Correction: (See below article)
There aren’t many places where urban townhomes could be considered “over-the-hill” after just 22 years, but Uptown isn’t many places.
Gables Residential—a national REIT about as influential as Trammell Crow in the Dallas high-end residential market—is ready to start tearing down Gables Turtle Creek City Place, a medium density, four-story complex it built in 1994.
Gables Residential wanted to go big on this upgrade called Gables Cityplace. They proposed constructing residential towers of about 20 stories with 1,044 units. The developer considers this a three-phase project on 7 acres of what is arguably a two-block site, although it is one continuous long block.
The scale as originally envisioned turned out to be too ambitious. Katy Slade, development director for Gables, met with homeowner associations, by her count, at least a dozen times before she had a compromise she could present to the City Plan Commission.
“The big picture is that we’re restricting the project to 750 units through deed restrictions,” Slade told commissioners at a Dec. 1 session.
It’s worth noting there’s no project manager better suited or more invested in Uptown than Slade. She earned her credentials with Uptown community leaders when she shepherded Whole Foods/Gables McKinney Ave (near McKinney/Boll Tower project) development through using the same community involvement process. She also sits on numerous development-related boards.
Gables Cityplace updated:
- One 20-story building
- One 16-story building
- One 12-story building
- One 4-story building
- 93,000 square feet of green space, including a public plaza and rooftop parks
- Reconstructed Travis Street with landscaping
This was to be four 20-story buildings massed toward the Lemmon Avenue side and a five-story building beside Blackburn Street. But Gables now proposes one 20-story buildings, a 16-story building, and a 12-story building toward Lemmon Avenue, and a four-story beside Blackburn.
Limiting development along Blackburn was of particular concern. Gables Residential also agreed to avoid any vehicular entry to or from Blackburn. There will be three underground parking garages spread across the complex
Other significant concessions include more green space. Initially, the size of a public plaza positioned to face West Village was 21,000 square feet. It has increased to 27,000 square feet. Other open green spaces throughout the development increased from 75,000 square feet to 93,000 square feet.
Gables hired The Office of James Burnett (OJB Landscape Architecture) to design the plaza and other green spaces. OJB is a renowned national firm known for its work on Klyde Warren Park in Dallas, The Park at Lakeshore East in Chicago, and the Arboleda in Monterrey, Mexico, among others.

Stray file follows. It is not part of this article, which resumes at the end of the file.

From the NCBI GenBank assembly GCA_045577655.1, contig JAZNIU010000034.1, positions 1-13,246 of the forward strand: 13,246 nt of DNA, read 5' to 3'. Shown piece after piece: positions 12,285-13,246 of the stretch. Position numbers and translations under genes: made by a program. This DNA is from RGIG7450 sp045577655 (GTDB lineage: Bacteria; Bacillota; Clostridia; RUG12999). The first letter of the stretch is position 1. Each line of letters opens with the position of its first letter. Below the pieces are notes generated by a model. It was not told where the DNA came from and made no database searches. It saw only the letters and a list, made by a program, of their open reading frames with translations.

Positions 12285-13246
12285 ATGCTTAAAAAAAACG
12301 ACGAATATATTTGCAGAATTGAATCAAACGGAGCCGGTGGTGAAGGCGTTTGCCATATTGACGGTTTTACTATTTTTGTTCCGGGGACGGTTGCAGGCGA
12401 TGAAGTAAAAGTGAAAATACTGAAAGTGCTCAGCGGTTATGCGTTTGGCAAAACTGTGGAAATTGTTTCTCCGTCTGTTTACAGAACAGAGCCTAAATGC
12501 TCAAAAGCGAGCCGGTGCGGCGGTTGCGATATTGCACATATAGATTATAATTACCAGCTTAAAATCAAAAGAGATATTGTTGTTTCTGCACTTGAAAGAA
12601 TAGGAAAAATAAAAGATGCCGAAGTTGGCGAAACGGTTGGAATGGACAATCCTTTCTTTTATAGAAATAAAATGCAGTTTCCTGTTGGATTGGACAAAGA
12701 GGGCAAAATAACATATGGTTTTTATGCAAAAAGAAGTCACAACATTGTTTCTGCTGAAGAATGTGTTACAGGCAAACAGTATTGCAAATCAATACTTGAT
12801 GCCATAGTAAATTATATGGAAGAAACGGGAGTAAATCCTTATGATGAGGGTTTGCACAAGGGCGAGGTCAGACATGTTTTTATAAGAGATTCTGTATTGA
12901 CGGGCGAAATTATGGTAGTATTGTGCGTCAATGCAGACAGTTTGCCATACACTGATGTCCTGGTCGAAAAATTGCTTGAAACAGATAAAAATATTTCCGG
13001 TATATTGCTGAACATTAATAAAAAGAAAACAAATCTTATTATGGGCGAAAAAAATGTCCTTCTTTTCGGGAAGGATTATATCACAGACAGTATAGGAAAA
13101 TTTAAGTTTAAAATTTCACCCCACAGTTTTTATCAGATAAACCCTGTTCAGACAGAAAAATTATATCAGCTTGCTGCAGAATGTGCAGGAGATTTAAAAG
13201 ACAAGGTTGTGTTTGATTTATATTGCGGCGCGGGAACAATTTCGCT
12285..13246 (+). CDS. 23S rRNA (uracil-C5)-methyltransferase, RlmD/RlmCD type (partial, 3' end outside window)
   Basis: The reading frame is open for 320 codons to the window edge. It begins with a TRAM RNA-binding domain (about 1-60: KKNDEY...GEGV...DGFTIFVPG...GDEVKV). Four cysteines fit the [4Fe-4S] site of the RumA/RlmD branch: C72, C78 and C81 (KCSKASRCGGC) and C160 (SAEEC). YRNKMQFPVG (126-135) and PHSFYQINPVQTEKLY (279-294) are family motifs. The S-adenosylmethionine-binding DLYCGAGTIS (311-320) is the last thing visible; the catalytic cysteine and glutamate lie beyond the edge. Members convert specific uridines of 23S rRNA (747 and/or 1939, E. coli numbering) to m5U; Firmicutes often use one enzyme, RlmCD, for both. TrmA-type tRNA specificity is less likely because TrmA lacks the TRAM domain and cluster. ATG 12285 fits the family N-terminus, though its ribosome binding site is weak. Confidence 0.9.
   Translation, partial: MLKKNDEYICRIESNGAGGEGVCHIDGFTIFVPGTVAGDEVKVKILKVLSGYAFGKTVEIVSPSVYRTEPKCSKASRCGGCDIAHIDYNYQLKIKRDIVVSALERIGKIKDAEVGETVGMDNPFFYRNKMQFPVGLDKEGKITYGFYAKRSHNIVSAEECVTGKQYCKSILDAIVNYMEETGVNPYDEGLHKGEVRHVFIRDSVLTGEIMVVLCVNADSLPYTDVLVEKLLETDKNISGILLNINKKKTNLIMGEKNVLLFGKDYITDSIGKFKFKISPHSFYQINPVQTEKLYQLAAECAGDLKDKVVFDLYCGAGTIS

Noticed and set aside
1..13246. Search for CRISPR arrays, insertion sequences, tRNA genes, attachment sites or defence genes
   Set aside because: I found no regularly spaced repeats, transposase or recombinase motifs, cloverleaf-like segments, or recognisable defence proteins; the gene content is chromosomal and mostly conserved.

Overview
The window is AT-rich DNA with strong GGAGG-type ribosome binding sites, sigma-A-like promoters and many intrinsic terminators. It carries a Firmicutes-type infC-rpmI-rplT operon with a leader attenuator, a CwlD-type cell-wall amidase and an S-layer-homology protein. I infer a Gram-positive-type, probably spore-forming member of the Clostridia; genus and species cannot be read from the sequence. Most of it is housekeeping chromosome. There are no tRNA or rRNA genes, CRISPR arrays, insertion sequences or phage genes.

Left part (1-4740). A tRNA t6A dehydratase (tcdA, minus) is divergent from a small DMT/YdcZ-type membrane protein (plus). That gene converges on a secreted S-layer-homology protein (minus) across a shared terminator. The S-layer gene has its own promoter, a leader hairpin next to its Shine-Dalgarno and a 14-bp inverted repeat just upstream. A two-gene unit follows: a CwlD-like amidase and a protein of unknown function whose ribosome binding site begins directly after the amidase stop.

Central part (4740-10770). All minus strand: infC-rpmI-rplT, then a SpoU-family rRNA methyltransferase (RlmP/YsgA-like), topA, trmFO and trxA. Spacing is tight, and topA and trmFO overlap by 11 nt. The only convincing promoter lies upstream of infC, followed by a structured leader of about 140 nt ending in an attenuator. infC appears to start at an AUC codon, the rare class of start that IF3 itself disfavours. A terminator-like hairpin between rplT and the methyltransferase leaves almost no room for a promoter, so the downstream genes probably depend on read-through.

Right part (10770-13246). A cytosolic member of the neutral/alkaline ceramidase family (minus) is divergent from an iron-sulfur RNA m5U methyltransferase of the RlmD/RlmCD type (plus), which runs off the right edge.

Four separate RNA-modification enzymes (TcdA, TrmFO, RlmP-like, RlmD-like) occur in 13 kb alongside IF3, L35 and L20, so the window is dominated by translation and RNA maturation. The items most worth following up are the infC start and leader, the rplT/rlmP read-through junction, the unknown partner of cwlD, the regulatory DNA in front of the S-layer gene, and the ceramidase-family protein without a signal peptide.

One would expect remarkable innovations from OJB and the firm won’t disappoint. One of the ways Gables will accomplish its green space goals is through the installation of rooftop parks, Slade said.
The plan for Travis Street comes as another win for the neighbors. Slade said Travis is today a narrow street used by residents to move their trash for dumpster pickup. As it’s a gated community, the street is lined with metal fencing and brick walls. Gables plans to replace the gated community for a more open design limits security to the buildings and garages. That will be apparent all along Cole Avenue and Travis Street.
“We want to make it (Travis Street) a prime drive,” Slade said. “We are using trees as the bollards. This makes it feel like an exclusive drive, rather than the cut-through for high-speed traffic that it has become.”
Several neighborhood leaders spoke in favor of the project, but it had a few naysayers.
Jane Idzy, a board member at Portobello by the Creek Condominiums, said she appreciated Gables’ efforts to tone down their project, but she preferred limiting the site to 600 units. There was also opposition from Claridge condos, which is a condo community on Turtle Creek and therefore 55 feet lower than the project site; this makes them vulnerable to having their urban views blocked.
On rebuttal, Slade said The Claridge Association was an important neighbor and Gables spent a lot of time configuring their structures to preserve that view corridor.
Lest anyone forget, Slade returned to the reason people want to live here. The West Village is a bustling, pedestrian-friendly retail and entertainment center that is endowed with a street trolley. To enhance the pedestrian experience and make the Central Plaza inviting to all, the development will also have a 10-foot sidewalk all along Cole Avenue.
“This is a walkable area,” Slade said. “This is a lot of retail. This is the prime area for density, and it has a lot of what the neighbors around us enjoy.”
The commissioners approved of Gables’ request to create a Walkable Urban Residential District with a height map overlay.
Correction: The original article misstated the number of 20-story buildings to be constructed. The initial plan was to construct four 20-story towers. That was revised to one 20-story tower.